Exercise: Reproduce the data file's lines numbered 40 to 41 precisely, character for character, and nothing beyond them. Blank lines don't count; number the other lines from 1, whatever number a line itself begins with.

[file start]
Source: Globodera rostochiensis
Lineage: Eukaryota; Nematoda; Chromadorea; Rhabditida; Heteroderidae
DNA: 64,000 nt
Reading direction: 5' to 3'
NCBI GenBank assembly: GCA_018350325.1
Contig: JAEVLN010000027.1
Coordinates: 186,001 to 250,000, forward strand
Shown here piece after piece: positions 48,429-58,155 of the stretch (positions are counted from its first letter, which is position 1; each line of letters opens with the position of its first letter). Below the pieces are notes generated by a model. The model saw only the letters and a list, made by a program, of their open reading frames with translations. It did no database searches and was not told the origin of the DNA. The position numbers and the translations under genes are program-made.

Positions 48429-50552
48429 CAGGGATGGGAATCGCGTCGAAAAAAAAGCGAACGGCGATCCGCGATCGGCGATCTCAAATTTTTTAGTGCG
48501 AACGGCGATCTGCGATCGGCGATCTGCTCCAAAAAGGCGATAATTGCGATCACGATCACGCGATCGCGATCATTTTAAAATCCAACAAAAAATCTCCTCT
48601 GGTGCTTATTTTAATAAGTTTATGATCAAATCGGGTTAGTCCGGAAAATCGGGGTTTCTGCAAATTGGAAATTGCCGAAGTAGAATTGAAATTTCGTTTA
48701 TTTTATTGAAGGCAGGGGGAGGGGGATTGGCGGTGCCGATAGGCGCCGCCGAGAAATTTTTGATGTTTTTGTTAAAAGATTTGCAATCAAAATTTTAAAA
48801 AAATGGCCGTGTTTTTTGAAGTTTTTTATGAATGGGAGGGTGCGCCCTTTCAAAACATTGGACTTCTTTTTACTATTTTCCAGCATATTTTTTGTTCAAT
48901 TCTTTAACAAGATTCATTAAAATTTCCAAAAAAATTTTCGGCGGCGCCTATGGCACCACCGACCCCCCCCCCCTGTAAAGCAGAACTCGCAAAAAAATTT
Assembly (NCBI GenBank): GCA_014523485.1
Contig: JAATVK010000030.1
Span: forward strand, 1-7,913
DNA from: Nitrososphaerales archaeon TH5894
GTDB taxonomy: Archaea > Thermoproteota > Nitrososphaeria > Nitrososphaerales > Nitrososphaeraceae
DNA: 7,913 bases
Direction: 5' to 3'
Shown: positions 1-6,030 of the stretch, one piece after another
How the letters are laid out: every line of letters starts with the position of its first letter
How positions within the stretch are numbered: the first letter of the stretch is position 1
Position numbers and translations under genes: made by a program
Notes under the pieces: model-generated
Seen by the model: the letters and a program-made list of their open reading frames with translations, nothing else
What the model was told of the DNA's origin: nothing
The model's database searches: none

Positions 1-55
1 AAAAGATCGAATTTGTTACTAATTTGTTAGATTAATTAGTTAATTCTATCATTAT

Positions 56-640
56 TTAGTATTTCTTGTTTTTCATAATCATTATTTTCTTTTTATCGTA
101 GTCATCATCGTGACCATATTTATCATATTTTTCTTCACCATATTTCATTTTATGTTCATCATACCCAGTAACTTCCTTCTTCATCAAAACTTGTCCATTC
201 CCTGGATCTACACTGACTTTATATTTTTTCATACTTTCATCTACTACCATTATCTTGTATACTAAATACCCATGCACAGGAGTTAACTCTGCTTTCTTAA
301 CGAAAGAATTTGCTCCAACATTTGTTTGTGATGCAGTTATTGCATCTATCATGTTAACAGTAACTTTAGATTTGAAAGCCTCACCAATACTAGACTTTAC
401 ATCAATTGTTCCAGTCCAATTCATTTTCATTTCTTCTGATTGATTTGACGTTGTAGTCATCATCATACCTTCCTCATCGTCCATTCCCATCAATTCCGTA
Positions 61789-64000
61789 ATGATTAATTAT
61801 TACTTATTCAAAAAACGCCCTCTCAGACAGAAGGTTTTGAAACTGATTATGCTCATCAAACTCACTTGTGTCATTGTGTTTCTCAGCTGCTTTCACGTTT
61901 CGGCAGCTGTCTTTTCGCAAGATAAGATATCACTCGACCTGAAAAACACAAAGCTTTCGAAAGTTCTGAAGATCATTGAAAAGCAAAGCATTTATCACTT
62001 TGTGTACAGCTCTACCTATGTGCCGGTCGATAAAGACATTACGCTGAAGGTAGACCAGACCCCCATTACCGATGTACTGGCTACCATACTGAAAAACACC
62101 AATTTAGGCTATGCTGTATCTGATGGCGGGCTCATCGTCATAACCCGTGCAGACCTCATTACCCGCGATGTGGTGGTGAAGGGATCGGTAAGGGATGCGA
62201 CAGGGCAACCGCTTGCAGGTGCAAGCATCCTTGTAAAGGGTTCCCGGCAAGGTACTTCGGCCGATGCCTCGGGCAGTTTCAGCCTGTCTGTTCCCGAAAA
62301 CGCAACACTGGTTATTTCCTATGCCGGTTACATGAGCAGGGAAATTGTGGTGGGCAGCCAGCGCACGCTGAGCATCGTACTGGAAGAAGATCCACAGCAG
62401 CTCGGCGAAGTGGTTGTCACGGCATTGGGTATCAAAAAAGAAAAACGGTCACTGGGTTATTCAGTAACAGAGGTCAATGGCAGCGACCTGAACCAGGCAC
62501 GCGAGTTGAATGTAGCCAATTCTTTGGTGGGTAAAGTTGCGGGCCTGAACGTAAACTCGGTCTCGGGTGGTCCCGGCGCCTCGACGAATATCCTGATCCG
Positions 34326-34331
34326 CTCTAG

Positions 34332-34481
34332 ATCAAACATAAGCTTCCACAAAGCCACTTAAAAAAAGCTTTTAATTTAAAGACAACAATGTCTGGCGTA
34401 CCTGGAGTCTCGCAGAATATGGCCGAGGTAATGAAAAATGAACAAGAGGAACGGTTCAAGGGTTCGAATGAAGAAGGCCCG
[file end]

61789 ATGATTAATTAT
61801 TACTTATTCAAAAAACGCCCTCTCAGACAGAAGGTTTTGAAACTGATTATGCTCATCAAACTCACTTGTGTCATTGTGTTTCTCAGCTGCTTTCACGTTT